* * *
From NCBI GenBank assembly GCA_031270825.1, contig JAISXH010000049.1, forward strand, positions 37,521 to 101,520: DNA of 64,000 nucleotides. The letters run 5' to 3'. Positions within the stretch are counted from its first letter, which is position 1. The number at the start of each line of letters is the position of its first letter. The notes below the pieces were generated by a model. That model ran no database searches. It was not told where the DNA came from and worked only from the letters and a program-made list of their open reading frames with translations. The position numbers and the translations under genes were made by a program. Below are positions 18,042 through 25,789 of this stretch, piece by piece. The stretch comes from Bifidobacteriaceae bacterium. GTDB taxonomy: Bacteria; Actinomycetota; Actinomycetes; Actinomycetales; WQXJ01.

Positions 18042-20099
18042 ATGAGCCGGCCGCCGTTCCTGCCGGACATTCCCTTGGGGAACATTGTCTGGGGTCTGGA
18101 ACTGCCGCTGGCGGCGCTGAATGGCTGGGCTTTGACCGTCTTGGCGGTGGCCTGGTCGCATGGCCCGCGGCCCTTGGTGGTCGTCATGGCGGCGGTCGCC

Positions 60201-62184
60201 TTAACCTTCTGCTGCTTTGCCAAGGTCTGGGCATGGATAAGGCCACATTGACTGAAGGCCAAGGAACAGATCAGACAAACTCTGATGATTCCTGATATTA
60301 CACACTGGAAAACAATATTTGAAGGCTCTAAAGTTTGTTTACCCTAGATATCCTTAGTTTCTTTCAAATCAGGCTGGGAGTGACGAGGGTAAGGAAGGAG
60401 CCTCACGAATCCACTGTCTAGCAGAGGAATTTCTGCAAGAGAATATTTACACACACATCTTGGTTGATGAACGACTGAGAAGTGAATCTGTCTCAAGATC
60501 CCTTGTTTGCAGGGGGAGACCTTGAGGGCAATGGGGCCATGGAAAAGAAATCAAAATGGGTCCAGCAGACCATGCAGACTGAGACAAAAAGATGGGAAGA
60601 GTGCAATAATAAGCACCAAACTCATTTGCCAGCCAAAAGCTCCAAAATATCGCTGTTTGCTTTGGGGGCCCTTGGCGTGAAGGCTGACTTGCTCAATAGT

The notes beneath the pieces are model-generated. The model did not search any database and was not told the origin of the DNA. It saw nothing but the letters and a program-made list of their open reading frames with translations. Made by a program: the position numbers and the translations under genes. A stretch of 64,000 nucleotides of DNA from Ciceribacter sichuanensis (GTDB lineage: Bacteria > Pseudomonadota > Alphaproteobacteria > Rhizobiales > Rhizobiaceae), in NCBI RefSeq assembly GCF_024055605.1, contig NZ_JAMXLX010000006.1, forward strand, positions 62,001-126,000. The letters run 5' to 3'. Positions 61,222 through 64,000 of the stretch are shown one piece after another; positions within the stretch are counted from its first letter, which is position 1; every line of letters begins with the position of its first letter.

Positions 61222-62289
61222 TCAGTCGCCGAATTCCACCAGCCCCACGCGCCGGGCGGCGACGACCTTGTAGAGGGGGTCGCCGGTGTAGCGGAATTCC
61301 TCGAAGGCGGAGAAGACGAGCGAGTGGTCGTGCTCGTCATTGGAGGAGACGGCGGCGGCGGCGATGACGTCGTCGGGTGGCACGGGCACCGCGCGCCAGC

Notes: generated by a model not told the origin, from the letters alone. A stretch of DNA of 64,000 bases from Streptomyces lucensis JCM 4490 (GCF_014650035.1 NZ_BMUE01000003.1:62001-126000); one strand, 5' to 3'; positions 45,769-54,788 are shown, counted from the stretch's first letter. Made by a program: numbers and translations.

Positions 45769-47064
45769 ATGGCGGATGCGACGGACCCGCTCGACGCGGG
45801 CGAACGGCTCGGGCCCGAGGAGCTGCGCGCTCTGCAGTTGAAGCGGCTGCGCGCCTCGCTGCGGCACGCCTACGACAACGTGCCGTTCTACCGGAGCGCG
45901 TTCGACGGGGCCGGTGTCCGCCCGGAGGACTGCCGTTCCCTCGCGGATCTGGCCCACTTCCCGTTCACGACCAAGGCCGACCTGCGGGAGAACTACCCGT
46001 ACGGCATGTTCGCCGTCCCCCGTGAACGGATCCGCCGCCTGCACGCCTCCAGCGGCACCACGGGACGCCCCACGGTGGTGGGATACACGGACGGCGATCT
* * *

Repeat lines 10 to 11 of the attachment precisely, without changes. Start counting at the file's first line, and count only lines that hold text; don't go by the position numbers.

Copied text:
60601 GTGCAATAATAAGCACCAAACTCATTTGCCAGCCAAAAGCTCCAAAATATCGCTGTTTGCTTTGGGGGCCCTTGGCGTGAAGGCTGACTTGCTCAATAGT

The notes beneath the pieces are model-generated. The model did not search any database and was not told the origin of the DNA. It saw nothing but the letters and a program-made list of their open reading frames with translations. Made by a program: the position numbers and the translations under genes. A stretch of 64,000 nucleotides of DNA from Ciceribacter sichuanensis (GTDB lineage: Bacteria > Pseudomonadota > Alphaproteobacteria > Rhizobiales > Rhizobiaceae), in NCBI RefSeq assembly GCF_024055605.1, contig NZ_JAMXLX010000006.1, forward strand, positions 62,001-126,000. The letters run 5' to 3'. Positions 61,222 through 64,000 of the stretch are shown one piece after another; positions within the stretch are counted from its first letter, which is position 1; every line of letters begins with the position of its first letter.